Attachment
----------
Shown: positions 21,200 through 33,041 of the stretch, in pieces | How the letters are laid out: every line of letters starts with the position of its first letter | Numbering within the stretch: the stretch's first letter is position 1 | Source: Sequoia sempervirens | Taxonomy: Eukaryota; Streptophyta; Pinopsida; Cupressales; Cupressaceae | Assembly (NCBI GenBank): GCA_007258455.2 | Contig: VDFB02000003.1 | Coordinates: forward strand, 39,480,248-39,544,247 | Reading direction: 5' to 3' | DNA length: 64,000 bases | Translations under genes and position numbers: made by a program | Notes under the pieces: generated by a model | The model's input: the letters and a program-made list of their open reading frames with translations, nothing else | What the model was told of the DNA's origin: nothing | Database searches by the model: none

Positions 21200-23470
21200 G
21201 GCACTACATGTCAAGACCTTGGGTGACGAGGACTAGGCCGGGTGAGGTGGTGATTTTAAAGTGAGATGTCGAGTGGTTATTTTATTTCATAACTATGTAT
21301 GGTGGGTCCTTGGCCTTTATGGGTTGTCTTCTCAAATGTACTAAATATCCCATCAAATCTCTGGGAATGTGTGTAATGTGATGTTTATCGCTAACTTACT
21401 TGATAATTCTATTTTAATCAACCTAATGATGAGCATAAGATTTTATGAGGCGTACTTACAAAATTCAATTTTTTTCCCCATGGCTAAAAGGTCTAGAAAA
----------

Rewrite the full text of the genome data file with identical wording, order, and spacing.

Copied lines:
Shown: positions 21,200 through 33,041 of the stretch, in pieces | How the letters are laid out: every line of letters starts with the position of its first letter | Numbering within the stretch: the stretch's first letter is position 1 | Source: Sequoia sempervirens | Taxonomy: Eukaryota; Streptophyta; Pinopsida; Cupressales; Cupressaceae | Assembly (NCBI GenBank): GCA_007258455.2 | Contig: VDFB02000003.1 | Coordinates: forward strand, 39,480,248-39,544,247 | Reading direction: 5' to 3' | DNA length: 64,000 bases | Translations under genes and position numbers: made by a program | Notes under the pieces: generated by a model | The model's input: the letters and a program-made list of their open reading frames with translations, nothing else | What the model was told of the DNA's origin: nothing | Database searches by the model: none

Positions 21200-23470
21200 G
21201 GCACTACATGTCAAGACCTTGGGTGACGAGGACTAGGCCGGGTGAGGTGGTGATTTTAAAGTGAGATGTCGAGTGGTTATTTTATTTCATAACTATGTAT
21301 GGTGGGTCCTTGGCCTTTATGGGTTGTCTTCTCAAATGTACTAAATATCCCATCAAATCTCTGGGAATGTGTGTAATGTGATGTTTATCGCTAACTTACT
21401 TGATAATTCTATTTTAATCAACCTAATGATGAGCATAAGATTTTATGAGGCGTACTTACAAAATTCAATTTTTTTCCCCATGGCTAAAAGGTCTAGAAAA